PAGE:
The Devil died
Caspar grew up around the area, and has local knowledge, so he proposed we deviate from the normal route, to cycle through Northlew instead, a slightly shorter, slightly more direct route, but with a leg-burner of a climb. Of course, Northlew is the place where legend has it that the devil died from a cold, some say atop the church’s roof. With the devil having popped his clogs, it’s bad news for you, as now you no longer have the excuse that the devil led you into temptation, and you’ll have to take full responsibility for everything!
I was suffering at this stage, but Caspar was both patiently waiting for me to catch up, and ready to race up many more hills. Soon enough we hit a lovely descent into Okehampton, where our evening meal was in an Indian restaurant.
Our lodgings for the night was something special: the ruins of Okehampton castle, dating back to the Norman invasion. A note on this: after the trip, I learned that the site is managed by English Heritage (we arrived in darkness) and I’m pretty certain they don’t permit camping on their sites. I will point out that both Caspar and I are strong believers in the principle of “Take nothing but pictures, eave nothing but footprints” and we made no mess, damaged nothing, and kept to the established paths.
More importantly, trespass in the UK is (currently) not a crime, and even if we were discovered during the night, the worst that could have happened is that we would have been asked to move on. If you’re from English Heritage, and reading this, please keep your blood pressure down? Oh, and if you’re cycling Devon C2C, Okehampton isn’t the natural halfway point, but even if it was, please don’t camp on the castle grounds?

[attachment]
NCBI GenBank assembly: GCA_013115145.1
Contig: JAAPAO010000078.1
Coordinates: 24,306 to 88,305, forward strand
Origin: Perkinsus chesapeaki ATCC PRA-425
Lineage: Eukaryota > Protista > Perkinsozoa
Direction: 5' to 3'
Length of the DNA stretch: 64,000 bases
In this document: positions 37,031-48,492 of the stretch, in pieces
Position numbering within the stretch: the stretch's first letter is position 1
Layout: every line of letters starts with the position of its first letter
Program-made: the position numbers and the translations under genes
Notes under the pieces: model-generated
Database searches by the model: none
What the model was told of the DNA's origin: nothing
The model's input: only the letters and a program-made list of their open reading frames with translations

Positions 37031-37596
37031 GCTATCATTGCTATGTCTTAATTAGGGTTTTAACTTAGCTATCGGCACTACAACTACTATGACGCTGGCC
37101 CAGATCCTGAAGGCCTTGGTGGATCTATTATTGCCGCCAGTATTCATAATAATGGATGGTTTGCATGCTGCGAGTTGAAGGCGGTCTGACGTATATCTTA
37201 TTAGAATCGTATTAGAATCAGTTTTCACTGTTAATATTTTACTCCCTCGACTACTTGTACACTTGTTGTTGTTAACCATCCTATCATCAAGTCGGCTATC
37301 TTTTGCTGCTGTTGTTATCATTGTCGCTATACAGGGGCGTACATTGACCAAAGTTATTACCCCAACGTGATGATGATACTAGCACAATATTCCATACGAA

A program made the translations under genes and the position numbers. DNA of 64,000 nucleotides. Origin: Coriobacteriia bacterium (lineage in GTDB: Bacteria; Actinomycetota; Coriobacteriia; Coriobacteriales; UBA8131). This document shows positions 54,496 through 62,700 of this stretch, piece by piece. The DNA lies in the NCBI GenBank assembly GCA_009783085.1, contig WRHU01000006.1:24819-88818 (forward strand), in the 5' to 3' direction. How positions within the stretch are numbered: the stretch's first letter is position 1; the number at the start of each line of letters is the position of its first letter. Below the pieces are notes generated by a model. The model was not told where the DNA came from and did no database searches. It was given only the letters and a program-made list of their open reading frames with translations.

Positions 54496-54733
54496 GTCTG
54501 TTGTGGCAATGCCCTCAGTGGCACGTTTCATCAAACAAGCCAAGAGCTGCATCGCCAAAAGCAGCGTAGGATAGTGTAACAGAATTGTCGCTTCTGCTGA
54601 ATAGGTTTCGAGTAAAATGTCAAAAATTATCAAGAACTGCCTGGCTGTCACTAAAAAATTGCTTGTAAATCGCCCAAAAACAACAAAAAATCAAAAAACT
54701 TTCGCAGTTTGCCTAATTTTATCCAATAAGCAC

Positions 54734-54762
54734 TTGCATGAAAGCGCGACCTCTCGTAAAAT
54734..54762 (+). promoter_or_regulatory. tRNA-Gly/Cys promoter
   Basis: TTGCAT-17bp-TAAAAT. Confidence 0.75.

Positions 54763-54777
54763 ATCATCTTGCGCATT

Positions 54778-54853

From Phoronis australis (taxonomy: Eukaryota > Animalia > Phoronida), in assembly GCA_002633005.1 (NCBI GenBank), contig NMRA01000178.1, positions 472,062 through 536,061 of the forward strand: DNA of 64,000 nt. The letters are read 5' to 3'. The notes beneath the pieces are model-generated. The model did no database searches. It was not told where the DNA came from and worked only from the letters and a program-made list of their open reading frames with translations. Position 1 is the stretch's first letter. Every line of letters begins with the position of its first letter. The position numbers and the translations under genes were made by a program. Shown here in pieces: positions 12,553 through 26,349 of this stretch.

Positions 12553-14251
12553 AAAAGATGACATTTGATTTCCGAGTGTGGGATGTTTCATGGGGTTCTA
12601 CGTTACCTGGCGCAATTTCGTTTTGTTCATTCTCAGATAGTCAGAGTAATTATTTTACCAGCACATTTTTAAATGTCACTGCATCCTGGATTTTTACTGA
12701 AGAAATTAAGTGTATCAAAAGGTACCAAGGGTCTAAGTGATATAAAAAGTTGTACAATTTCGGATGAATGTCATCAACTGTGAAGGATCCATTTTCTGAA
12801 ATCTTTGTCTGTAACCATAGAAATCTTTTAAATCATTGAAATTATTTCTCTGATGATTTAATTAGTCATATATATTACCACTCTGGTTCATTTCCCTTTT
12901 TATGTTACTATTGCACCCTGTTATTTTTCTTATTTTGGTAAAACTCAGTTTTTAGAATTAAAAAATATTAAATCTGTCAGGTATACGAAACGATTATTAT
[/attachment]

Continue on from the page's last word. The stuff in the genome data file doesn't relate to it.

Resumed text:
Okehampton castle is supposedly haunted. I love a good ghost story, but I don’t believe in ghosts at all. Given the 1000 year history of the site, surely they could have come up with a more plausible ghost story than that of a ghost being taken by carriage made from human bones – complete with headless carriage driver, of course – the 16 miles to the castle each night.
The second day’s riding started with breakfast at the White Hart hotel, followed by the climb up to the station. Soon enough we were breezing along the Granite Way, with a quick stop for coffee at Devon Cycle Hire’s café. Disappointingly, they (mainly) only offer single-use, disposable cups, but found a proper mug for Caspar, while I used my AeroPress Go! cup.
The final part
We didn’t stop in Lydford, but cracked on with the climb out of the gorge, and soon enough got to Brentor Church (or to give it it’s proper name, the Church of St Michael De Rupe). If ever you’re in the area, do make a point of going up to the church, as the views are spectacular. As for me, I’ve been up there often enough and was saving my legs!
Soon enough we had a lovely descent into Tavistock, where lunch was at Café Liaison – it’s a bit tucked away, and unless you know about it, you’re unlikely to know about it.
That just left Drake’s Trail – a 20-mile each way, gorgeous and mostly traffic-free route to get us to Plymouth, where the ride officially ended on the Barbican.
In reality, after our stop at the Barbican, I cycled with Caspar to the station, as he didn’t know Plymouth, then I had another 12 miles to cycle home. And with that, another Travelling Ouballies ride was over – probably the last “big” ride I’ll do this year, as winter will set in soon enough. I do have some winter adventures planned, so watch this space.